Reproductive system and breast disorders: Amenorrhea, breast tenderness, breast pain, breast enlargement, increased cervical mucous, change in menstrual flow, unscheduled bleeding
Skin and subcutaneous tissue disorders: Acne, melasma [see Warnings and Precautions (5.13)]
Vascular disorders: Budd-Chiari syndrome, aggravation of varicose veins
The sections below provide information on substances for which data on drug interactions with CHCs are available. There is little information available about the clinical effect of most drug interactions that may affect CHCs. However, based on the known pharmacokinetic effects of these drugs, clinical strategies to minimize any potential adverse effect on contraceptive effectiveness or safety are suggested.
Consult the approved product labeling of all concurrently used drugs to obtain further information about interactions with CHCs or the potential for metabolic enzyme or transporter system alterations.
No drug-drug interaction studies were conducted with TYBLUME.
Substances decreasing the Plasma Concentration of CHCs and Potentially Diminishing the Efficacy of CHCs
|a Induction potency of St. John's wort may vary widely based on preparation.|
|Metabolic Enzyme Inducers|
|Prevention or management||
|Examples||Aprepitant, barbiturates, bosentan, carbamazepine, efavirenz, felbamate, griseofulvin, oxcarbazepine, phenytoin, rifampin, primidone, phenylbutazone, rifabutin, rufinamide, topiramate, products containing St. John's wort, and certain protease inhibitors (see separate section on protease inhibitors below).|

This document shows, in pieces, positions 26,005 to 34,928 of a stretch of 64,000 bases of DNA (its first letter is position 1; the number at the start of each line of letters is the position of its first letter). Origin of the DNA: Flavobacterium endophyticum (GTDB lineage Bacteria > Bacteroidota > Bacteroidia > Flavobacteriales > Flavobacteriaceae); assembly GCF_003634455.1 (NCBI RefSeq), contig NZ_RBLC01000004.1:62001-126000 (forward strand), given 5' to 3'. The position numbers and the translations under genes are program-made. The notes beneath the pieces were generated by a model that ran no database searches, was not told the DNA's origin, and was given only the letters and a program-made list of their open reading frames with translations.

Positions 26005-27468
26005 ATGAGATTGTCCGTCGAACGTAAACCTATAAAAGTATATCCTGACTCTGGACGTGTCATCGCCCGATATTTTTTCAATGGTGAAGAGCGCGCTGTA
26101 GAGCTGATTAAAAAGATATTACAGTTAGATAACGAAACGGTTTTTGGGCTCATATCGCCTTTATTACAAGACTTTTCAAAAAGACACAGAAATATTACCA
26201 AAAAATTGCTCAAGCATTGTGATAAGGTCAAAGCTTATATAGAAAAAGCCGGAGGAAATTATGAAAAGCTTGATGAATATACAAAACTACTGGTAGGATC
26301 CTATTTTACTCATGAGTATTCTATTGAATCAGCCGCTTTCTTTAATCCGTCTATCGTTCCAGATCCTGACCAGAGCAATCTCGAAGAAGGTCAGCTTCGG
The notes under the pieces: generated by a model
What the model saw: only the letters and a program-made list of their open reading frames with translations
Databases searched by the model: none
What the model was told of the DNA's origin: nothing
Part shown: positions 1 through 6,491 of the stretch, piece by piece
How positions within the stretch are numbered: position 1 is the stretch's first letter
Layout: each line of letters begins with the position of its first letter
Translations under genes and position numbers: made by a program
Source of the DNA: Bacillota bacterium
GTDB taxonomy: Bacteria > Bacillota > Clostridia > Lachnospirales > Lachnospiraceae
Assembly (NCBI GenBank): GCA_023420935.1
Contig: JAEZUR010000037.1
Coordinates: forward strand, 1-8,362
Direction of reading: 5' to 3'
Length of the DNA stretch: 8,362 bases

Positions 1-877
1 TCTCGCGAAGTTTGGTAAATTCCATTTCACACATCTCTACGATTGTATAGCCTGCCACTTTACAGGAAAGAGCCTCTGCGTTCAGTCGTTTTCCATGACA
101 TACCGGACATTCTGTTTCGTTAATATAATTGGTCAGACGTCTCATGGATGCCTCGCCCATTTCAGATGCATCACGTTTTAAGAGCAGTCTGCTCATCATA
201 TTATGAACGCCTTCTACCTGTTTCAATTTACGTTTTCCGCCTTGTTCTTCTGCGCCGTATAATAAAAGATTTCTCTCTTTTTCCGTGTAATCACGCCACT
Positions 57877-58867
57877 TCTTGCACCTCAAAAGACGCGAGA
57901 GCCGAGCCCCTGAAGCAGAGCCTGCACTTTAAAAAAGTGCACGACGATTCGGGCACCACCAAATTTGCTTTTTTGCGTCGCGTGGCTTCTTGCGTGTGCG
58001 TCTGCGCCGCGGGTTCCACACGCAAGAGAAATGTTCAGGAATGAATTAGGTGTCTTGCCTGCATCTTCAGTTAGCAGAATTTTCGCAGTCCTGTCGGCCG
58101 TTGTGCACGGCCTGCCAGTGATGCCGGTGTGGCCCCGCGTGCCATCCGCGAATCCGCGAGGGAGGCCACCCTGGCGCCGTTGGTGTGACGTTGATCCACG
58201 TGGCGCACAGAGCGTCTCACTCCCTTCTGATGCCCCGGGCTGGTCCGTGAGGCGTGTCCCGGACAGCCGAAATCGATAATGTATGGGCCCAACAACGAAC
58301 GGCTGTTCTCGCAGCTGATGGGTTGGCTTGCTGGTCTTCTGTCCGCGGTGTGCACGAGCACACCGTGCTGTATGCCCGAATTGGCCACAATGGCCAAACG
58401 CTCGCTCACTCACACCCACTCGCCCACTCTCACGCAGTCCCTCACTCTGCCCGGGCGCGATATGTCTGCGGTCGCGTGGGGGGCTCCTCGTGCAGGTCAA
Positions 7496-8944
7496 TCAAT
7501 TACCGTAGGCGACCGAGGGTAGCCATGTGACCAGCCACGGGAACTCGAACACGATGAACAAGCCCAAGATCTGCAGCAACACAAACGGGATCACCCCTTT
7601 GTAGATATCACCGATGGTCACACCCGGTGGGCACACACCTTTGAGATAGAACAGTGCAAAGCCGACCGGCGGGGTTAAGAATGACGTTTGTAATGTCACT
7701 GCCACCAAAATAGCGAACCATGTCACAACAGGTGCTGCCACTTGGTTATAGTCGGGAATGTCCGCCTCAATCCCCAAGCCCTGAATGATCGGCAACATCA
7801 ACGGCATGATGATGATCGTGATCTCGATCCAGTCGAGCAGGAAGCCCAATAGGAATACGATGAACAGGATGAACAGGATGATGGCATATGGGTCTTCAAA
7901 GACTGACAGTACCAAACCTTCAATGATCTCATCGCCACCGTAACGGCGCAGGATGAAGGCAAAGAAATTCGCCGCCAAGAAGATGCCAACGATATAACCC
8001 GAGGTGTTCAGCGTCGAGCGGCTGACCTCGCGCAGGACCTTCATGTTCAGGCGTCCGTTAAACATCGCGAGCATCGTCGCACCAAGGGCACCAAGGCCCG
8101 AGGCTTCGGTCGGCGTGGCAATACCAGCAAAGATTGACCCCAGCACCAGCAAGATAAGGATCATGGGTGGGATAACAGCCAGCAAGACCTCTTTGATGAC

|Prevention or management||Administer 4 or more hours apart to attenuate this drug interaction.|
Substances increasing the systemic exposure of CHCs:
Co-administration of atorvastatin or rosuvastatin and CHCs containing ethinyl estradiol increase systemic exposure of ethinyl estradiol by approximately 20 to 25 percent. Ascorbic acid and acetaminophen may increase systemic exposure of ethinyl estradiol, possibly by inhibition of conjugation. CYP3A inhibitors such as itraconazole, voriconazole, fluconazole, grapefruit juice 1, or ketoconazole may increase systemic exposure of the estrogen and/or progestin component of CHCs.